[103].     KPMG/Australian Centre for Financial Studies, ‘Superannuation trends and implications’, KPMG-ACFS Monograph, November 2011, p. 15, viewed 10 January 2011, http://www.kpmg.com/AU/en/IssuesAndInsights/ArticlesPublications/Documents/kpmg-acfs-monograph-superannuation-trends-and-implications.pdf

[104].     Australian Government, Super System Review: final report, Part One: overview and recommendations, op. cit., p. 72.

[105].     Association of Superannuation Funds of Australia (ASFA), Superannuation fund expense analysis, Research undertaken for ASFA by Rice Warner Actuaries, October 2011, p. 5.

[106].     Ibid., p. 4.

[107].     Association of Superannuation Funds of Australia (ASFA), Fund characteristics and net investment returns, Report prepared for ASFA by Chant West, October 2011, p. 4.

[108].     H Chan, R Faff, D Gallagher and A Looi, ‘Fund Size, transactions costs and performance: size matters!’, Australian Journal of Management, vol. 34, no. 1, 1 June 2009, pp. 74–95.

[109].     H Higgs and AC Worthington, ‘Economies of scale and scope in Australian superannuation funds’, Griffith Business School, Discussion papers, no. 2010–15, viewed 28 February 2012, http://www.griffith.edu.au/__data/assets/pdf_file/0004/251464/2010-15-economies-of-scale-and-scope-in-australian-superannuation.pdf

[110].     A Dyck and L Pomorski, pp. 5–6, ‘Is bigger better? Size and performance in pension plan management’, Rotman School of Management, Working paper, no. 1690724, June 2011, viewed 8 February 2012, http://papers.ssrn.com/sol3/papers.cfm?abstract_id=1690724

[111].     J Chen, H Hong, M Huang, J Kubrick, ‘Does fund size erode mutual fund performance? The role of liquidity and organisation’, The American Economic Review, vol. 94, no. 5, December 2004, pp. 1276-1302.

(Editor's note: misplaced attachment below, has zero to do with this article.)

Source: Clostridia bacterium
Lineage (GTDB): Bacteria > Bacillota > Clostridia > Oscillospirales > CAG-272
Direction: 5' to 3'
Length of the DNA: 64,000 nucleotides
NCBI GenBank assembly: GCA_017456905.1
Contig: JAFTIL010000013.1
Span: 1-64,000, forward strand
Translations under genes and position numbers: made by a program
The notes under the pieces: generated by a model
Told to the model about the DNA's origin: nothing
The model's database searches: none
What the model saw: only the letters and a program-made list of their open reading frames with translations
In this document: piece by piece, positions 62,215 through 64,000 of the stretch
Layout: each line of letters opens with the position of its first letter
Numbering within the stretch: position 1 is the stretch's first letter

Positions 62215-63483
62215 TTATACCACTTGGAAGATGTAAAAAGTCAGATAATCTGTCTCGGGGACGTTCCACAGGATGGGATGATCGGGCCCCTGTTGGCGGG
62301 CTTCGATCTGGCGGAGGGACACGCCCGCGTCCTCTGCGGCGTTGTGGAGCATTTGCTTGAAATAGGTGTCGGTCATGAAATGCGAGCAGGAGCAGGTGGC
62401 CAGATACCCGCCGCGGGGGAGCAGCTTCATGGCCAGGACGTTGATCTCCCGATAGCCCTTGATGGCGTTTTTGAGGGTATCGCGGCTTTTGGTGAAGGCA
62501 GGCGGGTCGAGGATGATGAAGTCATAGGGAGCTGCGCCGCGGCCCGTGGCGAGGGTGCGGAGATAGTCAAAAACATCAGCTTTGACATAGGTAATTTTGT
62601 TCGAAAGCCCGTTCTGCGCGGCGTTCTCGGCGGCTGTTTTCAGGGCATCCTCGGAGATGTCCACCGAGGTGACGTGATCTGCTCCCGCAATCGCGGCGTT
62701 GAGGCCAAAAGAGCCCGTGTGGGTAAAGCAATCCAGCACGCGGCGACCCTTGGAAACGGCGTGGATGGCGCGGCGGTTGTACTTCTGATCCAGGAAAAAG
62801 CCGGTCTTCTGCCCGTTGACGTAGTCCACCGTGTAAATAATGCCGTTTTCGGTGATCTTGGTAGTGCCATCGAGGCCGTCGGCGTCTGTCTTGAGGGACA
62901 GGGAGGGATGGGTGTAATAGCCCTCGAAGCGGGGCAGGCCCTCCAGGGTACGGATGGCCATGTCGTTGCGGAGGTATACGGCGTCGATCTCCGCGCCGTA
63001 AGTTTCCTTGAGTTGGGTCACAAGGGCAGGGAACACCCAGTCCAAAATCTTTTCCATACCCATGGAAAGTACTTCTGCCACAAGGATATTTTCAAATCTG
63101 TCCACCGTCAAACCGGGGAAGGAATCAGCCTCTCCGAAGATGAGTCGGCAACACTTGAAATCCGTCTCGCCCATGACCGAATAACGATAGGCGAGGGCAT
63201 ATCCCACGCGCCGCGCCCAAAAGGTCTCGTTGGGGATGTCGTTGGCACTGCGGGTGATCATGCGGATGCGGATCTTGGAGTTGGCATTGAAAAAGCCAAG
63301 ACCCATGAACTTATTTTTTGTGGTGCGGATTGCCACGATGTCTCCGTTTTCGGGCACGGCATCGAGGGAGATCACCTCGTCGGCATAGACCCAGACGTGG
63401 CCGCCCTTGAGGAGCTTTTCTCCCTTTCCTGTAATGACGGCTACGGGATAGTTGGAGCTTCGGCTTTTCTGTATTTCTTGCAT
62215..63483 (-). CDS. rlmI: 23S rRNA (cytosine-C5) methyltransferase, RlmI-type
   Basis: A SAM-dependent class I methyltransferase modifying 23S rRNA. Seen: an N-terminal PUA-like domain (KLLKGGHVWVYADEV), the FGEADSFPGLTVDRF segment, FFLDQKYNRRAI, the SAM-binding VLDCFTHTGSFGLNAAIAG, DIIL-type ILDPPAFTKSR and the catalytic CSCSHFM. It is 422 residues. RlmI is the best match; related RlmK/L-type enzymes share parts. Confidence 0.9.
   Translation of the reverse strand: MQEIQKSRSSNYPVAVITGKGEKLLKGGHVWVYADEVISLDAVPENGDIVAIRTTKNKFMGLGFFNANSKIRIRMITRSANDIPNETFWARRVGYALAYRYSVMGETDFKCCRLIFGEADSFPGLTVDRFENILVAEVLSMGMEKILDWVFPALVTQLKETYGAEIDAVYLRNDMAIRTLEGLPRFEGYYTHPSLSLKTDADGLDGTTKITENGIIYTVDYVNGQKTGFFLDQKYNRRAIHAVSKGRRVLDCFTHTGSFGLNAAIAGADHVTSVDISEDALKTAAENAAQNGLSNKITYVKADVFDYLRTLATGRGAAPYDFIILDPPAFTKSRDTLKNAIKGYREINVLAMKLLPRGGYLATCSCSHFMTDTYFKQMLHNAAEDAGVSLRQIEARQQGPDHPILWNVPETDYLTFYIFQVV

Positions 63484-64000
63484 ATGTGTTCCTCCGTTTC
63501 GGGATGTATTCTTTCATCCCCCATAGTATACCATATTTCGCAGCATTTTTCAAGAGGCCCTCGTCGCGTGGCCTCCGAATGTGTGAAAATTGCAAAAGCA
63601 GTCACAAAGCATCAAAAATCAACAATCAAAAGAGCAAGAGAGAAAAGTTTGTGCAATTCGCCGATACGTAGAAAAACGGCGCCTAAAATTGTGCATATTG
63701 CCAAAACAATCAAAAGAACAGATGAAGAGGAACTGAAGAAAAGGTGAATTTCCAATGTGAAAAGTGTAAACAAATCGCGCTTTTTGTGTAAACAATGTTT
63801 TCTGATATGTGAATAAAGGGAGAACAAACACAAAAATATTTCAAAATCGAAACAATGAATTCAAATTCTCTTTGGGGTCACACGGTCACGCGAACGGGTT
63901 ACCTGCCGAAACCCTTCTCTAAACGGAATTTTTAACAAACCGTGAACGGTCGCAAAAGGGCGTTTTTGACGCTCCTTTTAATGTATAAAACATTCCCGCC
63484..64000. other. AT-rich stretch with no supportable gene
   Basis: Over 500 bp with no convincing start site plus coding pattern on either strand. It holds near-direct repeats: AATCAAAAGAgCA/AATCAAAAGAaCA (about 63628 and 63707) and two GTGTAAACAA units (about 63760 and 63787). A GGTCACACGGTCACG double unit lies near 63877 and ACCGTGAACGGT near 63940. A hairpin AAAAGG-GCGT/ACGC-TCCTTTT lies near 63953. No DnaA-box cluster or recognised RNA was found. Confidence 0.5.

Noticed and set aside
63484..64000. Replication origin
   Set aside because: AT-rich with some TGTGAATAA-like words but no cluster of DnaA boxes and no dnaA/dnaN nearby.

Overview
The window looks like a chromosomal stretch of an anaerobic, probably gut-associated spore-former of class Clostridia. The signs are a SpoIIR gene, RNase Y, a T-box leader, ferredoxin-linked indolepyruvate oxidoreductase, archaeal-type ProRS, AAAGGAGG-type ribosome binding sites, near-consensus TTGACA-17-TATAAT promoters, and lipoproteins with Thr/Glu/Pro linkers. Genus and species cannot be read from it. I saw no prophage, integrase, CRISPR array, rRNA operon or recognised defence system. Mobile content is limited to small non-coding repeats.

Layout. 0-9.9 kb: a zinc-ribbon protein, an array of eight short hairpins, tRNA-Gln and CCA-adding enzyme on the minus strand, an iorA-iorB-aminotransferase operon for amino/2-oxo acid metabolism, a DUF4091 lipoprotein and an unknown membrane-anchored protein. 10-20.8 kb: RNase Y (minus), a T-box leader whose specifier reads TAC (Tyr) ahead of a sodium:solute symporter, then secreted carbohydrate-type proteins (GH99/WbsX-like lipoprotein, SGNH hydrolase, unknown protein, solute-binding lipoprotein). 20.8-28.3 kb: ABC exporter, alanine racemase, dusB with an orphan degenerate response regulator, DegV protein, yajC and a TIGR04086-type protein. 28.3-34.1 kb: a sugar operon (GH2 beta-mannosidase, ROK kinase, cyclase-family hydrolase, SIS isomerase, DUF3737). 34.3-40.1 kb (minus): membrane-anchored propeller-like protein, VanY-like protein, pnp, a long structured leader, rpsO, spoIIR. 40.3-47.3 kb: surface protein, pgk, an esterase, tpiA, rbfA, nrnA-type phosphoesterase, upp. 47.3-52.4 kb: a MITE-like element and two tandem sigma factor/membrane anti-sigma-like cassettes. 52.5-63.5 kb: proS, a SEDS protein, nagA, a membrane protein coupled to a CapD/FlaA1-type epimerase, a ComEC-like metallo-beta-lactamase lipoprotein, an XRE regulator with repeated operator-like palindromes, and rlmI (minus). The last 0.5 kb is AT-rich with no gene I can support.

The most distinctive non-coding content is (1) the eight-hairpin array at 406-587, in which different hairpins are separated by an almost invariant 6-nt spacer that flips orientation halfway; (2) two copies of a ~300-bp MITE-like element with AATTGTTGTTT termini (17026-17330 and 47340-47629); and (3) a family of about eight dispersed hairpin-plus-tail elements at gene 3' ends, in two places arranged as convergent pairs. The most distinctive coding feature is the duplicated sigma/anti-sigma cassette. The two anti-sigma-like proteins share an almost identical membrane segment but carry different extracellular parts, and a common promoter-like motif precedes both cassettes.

[112].     Association of Superannuation Funds of Australia, Submission to the Parliamentary Joint Committee on Corporations and Financial Services, Inquiry into the Superannuation Legislation Amendment (MySuper Core Provisions) Bill 2011, 22 January 2012, p. 3, viewed 5 March 2012, https://senate.aph.gov.au/submissions/comittees/viewdocument.aspx?id=54b0ae50-9650-4bfc-bebb-6011399c5d7e; Mercer, Submission to the Parliamentary Joint Committee on Corporations and Financial Services, op. cit., p. 30.

[113].     Ibid.

[114].     Tax Laws Amendment (2005 Measures) Act 2005, Tax Laws Amendment (2009 Measures No. 6) Act 2009.

[115].     Australian Government, ‘Attachment—Government response’, Stronger Super website, September 2011, p. 62, viewed 10 January 2012, http://strongersuper.treasury.gov.au/content/publications/government_response/downloads/Stronger_Super_Attachment.pdf

[116].     Ibid.

[117].     Australian Government, Information pack, Stronger Super website, op. cit.

[118].     Ibid.

[119].     R Davis, ‘Doubt over CGT relief delaying fund mergers’, Financial Standard, 21 November 2011, viewed 28 February 2012, http://www.financialstandard.com.au/news/view/12502279/

[120].     Financial Services Council, Submission to the Parliamentary Joint Committee on Corporations and Financial Services, op. cit., pp. 12–13.

[121].     Mercer, Submission to the Parliamentary Joint Committee on Corporations and Financial Services, op. cit., pp. 11–15.

[122].     Association of Superannuation Funds of Australia, Submission to the Parliamentary Joint Committee on Corporations and Financial Services, op. cit., p. 2.